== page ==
Causing erosion: the erosive effect of ocean waves on the shoreline.
- e·ro′sive·ness e·ro′siv′i·ty
AdjectiveSee also: érosive
(comparative more erosive, superlative most erosive)
- of or pertaining to erosion
- causing or tending to cause erosion
- The denuded mountain slopes and plateaus of southern Mexico are due to the prehistoric inhabitants who cleared away the tropical forest for their Indian corn fields, and then left them to the erosive action of the tropical rains and subsequent occupation by coarse grasses.
- That a rapid subsidence did take place from the higher level is indicated by the fact that between it and the present level there is an absence of indications of erosive energy.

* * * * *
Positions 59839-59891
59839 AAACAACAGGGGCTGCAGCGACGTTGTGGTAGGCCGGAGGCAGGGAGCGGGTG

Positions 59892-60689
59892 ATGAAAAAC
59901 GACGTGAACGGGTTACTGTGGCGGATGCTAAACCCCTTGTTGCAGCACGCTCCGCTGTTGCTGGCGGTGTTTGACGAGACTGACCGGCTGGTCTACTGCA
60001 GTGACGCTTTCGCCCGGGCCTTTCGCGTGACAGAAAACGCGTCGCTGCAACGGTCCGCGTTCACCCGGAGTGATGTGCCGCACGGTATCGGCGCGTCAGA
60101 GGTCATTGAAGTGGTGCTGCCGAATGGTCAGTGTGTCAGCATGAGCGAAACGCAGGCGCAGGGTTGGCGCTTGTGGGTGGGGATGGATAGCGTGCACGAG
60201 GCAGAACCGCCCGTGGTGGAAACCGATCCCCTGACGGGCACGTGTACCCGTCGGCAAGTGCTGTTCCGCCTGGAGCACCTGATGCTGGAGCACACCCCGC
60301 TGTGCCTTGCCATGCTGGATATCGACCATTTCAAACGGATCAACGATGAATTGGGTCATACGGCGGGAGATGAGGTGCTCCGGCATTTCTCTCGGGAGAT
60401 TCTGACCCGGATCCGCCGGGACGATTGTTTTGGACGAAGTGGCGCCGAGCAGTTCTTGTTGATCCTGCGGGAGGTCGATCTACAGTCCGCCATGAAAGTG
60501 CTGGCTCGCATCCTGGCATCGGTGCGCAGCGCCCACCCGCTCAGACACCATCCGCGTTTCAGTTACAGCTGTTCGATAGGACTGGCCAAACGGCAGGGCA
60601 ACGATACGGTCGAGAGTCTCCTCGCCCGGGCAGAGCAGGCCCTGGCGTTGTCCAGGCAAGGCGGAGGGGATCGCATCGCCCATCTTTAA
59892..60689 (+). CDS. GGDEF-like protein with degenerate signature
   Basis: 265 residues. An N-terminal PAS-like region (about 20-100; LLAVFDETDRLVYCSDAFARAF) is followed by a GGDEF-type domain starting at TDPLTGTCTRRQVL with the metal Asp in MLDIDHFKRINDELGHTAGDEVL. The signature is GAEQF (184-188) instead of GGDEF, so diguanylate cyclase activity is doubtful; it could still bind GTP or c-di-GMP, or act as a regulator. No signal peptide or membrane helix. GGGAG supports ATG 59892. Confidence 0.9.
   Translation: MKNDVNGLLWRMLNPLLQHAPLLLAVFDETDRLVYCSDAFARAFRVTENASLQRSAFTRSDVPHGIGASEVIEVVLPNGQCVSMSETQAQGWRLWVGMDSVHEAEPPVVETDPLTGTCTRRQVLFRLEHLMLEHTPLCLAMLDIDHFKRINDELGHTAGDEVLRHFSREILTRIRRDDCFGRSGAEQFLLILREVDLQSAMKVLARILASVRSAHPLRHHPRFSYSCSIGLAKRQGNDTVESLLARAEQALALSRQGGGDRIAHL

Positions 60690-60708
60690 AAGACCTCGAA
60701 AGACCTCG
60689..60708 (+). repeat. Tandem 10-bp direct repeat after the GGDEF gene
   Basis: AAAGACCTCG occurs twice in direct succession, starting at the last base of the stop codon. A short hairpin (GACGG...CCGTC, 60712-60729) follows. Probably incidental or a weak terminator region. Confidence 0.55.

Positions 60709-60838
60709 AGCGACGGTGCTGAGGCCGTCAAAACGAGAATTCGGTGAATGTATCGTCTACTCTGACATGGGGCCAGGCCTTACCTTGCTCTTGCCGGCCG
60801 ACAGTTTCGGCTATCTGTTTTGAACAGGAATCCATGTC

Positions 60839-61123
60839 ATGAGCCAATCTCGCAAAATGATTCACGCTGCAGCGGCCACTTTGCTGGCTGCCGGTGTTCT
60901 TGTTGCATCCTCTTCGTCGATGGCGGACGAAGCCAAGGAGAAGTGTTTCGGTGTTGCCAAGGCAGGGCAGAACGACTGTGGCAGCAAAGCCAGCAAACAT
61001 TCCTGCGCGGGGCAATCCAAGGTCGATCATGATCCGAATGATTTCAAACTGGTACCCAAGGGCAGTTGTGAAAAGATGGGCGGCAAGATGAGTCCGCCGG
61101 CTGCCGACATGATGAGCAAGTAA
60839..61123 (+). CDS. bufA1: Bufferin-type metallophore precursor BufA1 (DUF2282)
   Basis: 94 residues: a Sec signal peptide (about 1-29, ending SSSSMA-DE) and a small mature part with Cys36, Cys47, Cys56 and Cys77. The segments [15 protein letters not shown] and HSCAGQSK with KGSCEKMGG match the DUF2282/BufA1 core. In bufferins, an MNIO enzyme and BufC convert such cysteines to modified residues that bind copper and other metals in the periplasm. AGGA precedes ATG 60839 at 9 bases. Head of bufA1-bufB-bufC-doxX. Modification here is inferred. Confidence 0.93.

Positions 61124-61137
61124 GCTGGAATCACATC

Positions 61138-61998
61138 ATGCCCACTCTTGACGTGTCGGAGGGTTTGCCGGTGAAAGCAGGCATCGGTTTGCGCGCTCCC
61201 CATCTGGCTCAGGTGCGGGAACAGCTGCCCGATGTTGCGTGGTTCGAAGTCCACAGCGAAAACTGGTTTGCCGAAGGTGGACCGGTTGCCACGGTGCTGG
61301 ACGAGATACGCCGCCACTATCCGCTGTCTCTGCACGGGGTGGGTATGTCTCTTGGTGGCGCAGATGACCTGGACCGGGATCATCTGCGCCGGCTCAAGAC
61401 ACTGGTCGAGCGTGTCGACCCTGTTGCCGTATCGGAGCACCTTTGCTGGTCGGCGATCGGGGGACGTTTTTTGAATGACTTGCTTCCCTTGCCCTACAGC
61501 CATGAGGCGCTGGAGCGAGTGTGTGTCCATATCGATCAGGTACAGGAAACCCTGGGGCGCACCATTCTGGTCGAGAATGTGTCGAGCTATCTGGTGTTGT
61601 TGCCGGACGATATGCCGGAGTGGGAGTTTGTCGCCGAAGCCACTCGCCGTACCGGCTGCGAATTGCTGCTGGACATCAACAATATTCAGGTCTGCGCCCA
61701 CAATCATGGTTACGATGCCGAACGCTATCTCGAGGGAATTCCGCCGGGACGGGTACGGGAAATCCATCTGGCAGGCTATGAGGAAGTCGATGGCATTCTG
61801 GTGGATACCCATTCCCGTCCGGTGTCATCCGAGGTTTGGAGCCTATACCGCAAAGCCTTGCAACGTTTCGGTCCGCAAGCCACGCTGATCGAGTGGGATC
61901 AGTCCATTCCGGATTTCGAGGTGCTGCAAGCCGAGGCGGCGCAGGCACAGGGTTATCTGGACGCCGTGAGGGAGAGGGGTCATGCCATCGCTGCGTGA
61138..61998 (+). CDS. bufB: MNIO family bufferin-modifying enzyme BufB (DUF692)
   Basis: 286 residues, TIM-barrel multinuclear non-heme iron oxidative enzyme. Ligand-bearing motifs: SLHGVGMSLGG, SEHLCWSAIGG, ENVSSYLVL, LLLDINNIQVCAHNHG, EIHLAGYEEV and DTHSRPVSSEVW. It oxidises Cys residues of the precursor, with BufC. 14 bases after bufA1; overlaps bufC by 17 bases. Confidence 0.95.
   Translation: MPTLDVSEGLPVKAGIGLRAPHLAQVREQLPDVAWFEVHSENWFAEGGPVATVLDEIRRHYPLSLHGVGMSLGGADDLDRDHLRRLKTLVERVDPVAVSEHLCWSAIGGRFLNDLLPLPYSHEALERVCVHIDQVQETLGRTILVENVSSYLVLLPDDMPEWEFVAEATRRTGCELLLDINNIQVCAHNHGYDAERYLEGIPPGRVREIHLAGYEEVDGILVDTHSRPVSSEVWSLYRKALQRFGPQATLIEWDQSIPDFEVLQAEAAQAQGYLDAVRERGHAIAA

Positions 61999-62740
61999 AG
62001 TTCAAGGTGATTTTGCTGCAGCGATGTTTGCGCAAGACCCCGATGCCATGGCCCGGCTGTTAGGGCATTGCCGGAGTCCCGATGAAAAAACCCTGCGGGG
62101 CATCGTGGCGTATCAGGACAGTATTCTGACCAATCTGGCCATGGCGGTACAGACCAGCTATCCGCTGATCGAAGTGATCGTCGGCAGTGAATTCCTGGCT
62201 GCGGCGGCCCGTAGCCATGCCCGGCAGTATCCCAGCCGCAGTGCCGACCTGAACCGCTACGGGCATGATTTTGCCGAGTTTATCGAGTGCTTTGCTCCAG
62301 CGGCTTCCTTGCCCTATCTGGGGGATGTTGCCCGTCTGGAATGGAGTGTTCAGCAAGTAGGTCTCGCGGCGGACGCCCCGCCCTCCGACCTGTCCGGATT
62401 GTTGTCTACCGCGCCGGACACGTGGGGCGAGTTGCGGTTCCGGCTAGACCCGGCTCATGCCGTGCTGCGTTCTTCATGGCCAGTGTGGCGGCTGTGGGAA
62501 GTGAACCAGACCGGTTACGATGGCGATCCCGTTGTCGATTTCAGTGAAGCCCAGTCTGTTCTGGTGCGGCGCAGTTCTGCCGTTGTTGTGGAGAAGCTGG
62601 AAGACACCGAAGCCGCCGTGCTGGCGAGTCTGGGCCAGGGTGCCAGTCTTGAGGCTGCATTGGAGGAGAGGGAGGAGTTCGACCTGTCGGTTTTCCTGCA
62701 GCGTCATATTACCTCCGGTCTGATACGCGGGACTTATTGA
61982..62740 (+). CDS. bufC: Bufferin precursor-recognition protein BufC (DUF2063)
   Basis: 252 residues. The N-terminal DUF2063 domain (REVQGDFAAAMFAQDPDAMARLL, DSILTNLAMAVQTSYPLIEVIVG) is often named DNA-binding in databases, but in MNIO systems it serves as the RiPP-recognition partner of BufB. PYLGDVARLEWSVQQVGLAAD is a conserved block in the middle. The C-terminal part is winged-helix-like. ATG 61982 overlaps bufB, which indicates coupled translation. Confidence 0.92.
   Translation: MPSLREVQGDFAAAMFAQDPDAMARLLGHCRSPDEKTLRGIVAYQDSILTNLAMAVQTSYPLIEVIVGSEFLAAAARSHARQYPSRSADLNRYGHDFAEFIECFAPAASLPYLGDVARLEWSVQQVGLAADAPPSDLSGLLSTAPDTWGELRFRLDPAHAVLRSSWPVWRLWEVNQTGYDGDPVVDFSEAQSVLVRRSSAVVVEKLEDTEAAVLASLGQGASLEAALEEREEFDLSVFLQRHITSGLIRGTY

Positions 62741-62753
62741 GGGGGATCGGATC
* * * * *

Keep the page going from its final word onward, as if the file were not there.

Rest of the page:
- Much discussion has arisen as to their mode of origin, but it is probable they were caused by the erosive action of ice, since glaciers occupied the glens where they occur and wore down the rocks along the sides and bottom; but it is a point of difficulty in this theory whether ice could have eroded the deepest of the hollows.
- So rapid has been the land elevation of Central Afghanistan that the erosive action of rivers has not been able to keep pace with that of upheaval; and the result all through Afghanistan (but specially marked in the great central highlands between Kabul and Herat) is the formation of those immensely deep gorges and defiles which are locally known as darns.
- Much of the ruggedness and beauty of the mountains is due to the erosive action of many alpine glaciers that once existed on the higher summits, and which have left behind their evidences in valleys and amphitheatres with towering walls, polished rock-expanses, glacial lakes and meadows and tumbling waterfalls.